Tuesday, May 27, 2008

Speaking of Sunflowers, Here's A Great Project

Firstly, I am beyond thrilled that author Sharon Lovejoy stopped by to visit my blog, and commented on the Sunflower House post. She has written a book called Sunflower Houses, and is the author of one of the greatest books on gardening with kids: ROOTS, SHOOTS, BUCKETS &BOOTS. We've enjoyed this book as a family, and it contains all kinds of fun and whimsical gardening projects to do with your kids. It looks like she has a whole lot of other great books out that I'll need to check out as well!

Also check out The Great Sunflower Project, which will send you free sunflower seeds in return for your help in counting bees. Since bees are not only important pollinators but also struggling right now with various environmental interferences and the Colony Collapse Disorder, anything we can do to help them out (like planting beneficial flowers and tracking them) is a good thing. We've already signed up and gotten our bee-observer data sheets. The kids are excited to be helping keep an eye on our little pollinating friends.

Häagen-Dazs is also contributing to doing good things for honeybees, since many of their ingredients are honeybee dependent. So if you're looking for a good excuse to eat Häagen-Dazs ice cream, go visit their Help the Honeybees site

I also got a couple packages of Territorial Seed's Honey Bee Flower Mix seeds and I'm planting those all around the outside of our new vegetable garden space in the hopes of attracting even more bees to our garden area. I was happy to note that my lavender is being visited regularly by good numbers of honeybees and these cute orange-bottomed bumblebees. We used to have a beekeeper in our neighborhood and once we saw a whole swarm that had left his hive come over our house. I figure they settled somewhere in the woods near us, so we probably have a good concentration of honeybees in the area, for which I'm very grateful!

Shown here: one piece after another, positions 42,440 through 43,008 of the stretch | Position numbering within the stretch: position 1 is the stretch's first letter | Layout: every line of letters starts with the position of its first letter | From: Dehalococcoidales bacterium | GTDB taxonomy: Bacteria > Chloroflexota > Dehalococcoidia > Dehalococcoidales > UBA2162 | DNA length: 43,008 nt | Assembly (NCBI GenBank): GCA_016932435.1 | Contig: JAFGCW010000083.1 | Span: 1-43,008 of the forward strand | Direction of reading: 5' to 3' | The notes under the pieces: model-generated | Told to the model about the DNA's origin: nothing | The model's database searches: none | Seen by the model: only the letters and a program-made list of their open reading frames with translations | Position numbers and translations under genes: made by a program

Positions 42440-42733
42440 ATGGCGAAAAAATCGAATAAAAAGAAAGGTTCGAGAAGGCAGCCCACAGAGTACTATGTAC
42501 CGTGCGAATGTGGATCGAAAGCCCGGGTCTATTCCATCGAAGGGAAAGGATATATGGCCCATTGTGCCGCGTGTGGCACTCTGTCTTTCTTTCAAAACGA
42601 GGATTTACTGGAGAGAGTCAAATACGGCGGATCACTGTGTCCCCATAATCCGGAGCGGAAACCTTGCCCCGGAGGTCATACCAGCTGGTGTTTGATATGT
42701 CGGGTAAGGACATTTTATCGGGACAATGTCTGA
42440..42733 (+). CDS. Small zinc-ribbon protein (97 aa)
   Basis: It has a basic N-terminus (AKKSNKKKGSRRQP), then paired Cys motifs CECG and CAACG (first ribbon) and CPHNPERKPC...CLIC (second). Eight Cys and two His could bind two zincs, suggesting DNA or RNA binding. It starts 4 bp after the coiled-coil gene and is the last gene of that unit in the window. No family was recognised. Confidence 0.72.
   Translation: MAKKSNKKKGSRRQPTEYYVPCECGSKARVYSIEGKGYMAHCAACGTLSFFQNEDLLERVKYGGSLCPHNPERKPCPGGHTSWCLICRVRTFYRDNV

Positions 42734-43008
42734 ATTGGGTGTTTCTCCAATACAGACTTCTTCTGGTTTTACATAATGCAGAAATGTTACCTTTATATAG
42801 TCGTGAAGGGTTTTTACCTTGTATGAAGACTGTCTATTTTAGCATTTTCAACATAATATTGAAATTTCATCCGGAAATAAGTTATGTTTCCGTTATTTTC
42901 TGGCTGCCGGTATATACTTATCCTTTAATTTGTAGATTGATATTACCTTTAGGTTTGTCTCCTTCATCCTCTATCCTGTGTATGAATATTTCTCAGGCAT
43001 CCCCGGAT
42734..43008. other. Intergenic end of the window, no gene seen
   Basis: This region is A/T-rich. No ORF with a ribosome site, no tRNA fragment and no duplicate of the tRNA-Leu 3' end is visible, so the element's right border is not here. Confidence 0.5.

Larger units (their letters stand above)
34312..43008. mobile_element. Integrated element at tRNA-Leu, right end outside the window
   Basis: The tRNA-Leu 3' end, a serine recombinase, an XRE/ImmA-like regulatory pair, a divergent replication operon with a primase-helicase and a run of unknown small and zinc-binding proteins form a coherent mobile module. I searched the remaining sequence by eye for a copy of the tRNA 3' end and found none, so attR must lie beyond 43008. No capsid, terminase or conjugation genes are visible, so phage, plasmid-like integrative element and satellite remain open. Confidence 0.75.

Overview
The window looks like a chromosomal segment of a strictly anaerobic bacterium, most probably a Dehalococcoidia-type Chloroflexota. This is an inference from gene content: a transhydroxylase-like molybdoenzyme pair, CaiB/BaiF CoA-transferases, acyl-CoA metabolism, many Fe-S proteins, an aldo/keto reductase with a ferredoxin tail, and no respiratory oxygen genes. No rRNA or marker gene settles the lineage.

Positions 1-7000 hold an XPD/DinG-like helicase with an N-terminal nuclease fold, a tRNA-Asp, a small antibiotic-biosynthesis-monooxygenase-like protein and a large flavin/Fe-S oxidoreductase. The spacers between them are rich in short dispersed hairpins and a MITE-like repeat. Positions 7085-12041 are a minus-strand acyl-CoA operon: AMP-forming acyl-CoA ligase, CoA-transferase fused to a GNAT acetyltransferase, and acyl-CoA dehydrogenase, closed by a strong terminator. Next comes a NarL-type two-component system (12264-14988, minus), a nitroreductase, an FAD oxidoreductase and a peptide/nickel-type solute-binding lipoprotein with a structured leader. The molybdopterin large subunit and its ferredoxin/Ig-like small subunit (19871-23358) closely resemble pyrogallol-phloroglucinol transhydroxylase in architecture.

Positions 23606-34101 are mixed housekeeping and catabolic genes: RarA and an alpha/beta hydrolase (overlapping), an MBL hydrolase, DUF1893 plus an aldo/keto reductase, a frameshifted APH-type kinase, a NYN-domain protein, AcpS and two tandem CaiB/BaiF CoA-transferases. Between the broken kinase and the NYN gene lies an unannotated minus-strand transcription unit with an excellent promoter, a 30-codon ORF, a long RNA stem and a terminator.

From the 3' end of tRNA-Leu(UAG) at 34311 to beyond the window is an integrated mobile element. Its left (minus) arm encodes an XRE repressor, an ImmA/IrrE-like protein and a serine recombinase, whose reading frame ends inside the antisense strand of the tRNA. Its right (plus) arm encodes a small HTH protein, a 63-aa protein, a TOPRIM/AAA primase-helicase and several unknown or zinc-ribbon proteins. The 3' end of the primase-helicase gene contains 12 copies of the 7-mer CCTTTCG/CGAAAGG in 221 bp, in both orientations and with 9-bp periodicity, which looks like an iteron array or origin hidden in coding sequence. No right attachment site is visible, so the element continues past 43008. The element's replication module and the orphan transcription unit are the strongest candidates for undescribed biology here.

1 comment:

Darcy said...

Thanks for the link about the Sunflower project. Here in Illinois, we also have a similar site for bee spottings at http://beespotter.mste.uiuc.edu
My son and I just recently attended a presentation on bees with our unschooler group and were told that there are no longer any wild honey bees due to a mite and that they all live in man-made hives now. That if you see honey bees on your property, there must be a man-made hive within 2 miles. Another thing I found interesting is that the colony collapse disorder seems to be occuring mostly amongst beekeepers that have more than 200 hives and transport them from place to place pollinating fields of crops. My thinking is that these traveling honey bees (some of which travel 60,000 miles a year) are getting stressed by not only the travel, but also by the stress of pollinating conventionally produced, and thus heavily chemical laden plants. By the way, I love your blog and all that you write about.